Twenty Thousand Women

Thomas Christopher

Wilt Chamberlain, who died recently, will be best remembered not for his 100 points in a game, but for the claim in his autobiography that he made love to 20,000 women in his life.

Just think about that.

It's strange that none of the newsmen reporting this figure asked to examine his logbook and call up some of the women. It would make a good story. And it's certainly an accomplishment.

Suppose he made love to one woman a day. Let' see, twenty thousand divided by 365. That's nearly 55 years. No vacations. No weekends. No sick time. He could have started at age 15 and gone on to retirement at 70.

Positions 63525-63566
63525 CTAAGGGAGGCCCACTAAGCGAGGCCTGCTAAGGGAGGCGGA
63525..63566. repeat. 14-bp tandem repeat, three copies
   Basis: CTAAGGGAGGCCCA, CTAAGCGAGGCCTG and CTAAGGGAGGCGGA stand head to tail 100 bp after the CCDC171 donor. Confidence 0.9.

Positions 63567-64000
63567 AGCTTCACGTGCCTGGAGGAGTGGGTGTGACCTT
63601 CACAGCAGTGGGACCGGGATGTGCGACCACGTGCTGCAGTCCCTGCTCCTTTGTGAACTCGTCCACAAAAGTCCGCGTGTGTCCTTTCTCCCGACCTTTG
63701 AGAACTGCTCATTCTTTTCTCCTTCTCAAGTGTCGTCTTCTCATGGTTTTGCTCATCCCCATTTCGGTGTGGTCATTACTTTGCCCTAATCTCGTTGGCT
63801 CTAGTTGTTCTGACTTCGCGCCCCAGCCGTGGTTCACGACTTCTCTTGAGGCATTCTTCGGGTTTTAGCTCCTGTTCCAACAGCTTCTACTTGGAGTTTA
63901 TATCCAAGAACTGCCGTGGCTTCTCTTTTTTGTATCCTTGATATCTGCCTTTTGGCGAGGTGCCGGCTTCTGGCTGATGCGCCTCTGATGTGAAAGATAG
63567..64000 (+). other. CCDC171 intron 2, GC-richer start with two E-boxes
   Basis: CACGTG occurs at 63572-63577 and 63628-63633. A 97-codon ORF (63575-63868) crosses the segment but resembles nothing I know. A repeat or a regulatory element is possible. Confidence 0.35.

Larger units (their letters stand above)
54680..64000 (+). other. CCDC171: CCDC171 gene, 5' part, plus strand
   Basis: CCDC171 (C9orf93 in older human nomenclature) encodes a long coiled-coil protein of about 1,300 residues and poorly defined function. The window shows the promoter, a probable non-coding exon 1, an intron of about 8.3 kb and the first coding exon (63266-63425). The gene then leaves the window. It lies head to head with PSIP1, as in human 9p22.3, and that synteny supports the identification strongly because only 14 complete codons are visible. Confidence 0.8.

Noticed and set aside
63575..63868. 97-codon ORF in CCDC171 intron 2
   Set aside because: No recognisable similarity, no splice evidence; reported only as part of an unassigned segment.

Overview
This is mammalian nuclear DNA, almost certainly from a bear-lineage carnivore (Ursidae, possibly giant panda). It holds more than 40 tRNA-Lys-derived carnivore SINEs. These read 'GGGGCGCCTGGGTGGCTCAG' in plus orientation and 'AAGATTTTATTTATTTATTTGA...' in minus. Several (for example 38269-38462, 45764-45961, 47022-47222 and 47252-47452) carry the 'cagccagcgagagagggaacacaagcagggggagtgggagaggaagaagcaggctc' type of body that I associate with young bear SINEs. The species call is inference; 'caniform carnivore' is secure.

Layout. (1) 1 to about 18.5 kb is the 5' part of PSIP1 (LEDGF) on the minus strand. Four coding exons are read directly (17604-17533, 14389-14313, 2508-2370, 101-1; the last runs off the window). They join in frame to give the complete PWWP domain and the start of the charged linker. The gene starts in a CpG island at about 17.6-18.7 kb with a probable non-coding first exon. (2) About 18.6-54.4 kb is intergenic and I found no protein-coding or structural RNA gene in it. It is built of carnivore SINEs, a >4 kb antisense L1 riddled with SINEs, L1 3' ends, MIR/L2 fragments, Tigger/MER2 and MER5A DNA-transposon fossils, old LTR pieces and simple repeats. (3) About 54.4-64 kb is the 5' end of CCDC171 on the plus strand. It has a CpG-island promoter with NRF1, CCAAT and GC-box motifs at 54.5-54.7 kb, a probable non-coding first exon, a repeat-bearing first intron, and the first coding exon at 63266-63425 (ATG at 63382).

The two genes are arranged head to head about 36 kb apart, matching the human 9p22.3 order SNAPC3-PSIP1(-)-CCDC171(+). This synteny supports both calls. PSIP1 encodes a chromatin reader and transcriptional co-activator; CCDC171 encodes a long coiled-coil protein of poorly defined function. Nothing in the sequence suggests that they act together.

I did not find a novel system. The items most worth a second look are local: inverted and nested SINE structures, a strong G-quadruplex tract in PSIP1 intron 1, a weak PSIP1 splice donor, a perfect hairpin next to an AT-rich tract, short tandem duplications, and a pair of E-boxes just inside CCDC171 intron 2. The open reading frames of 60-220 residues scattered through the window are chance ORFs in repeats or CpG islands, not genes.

What if it were two per day? That's a bit over 27 years. Three a day is eighteen and a quarter years. And somehow he found the time to play basketball, practice, travel, and everything.

Suppose it were his full-time job, working an eight-hour shift. How many women could he make love to in an hour? Given the refractory period, probably two, but it's not clear that is a sustainable rate. Anyway, call it two. That's ten thousand hours. How many hours in a year? A forty-hour week, two weeks vacation, that's 2000 hours a year. Divide 10,000 by 2000. That's a five-year, full time job.

And all these calculations assume none of the women ever cared to repeat the experience. If a significant number did, it would take a lot more time, and that might make the figure sound suspicious.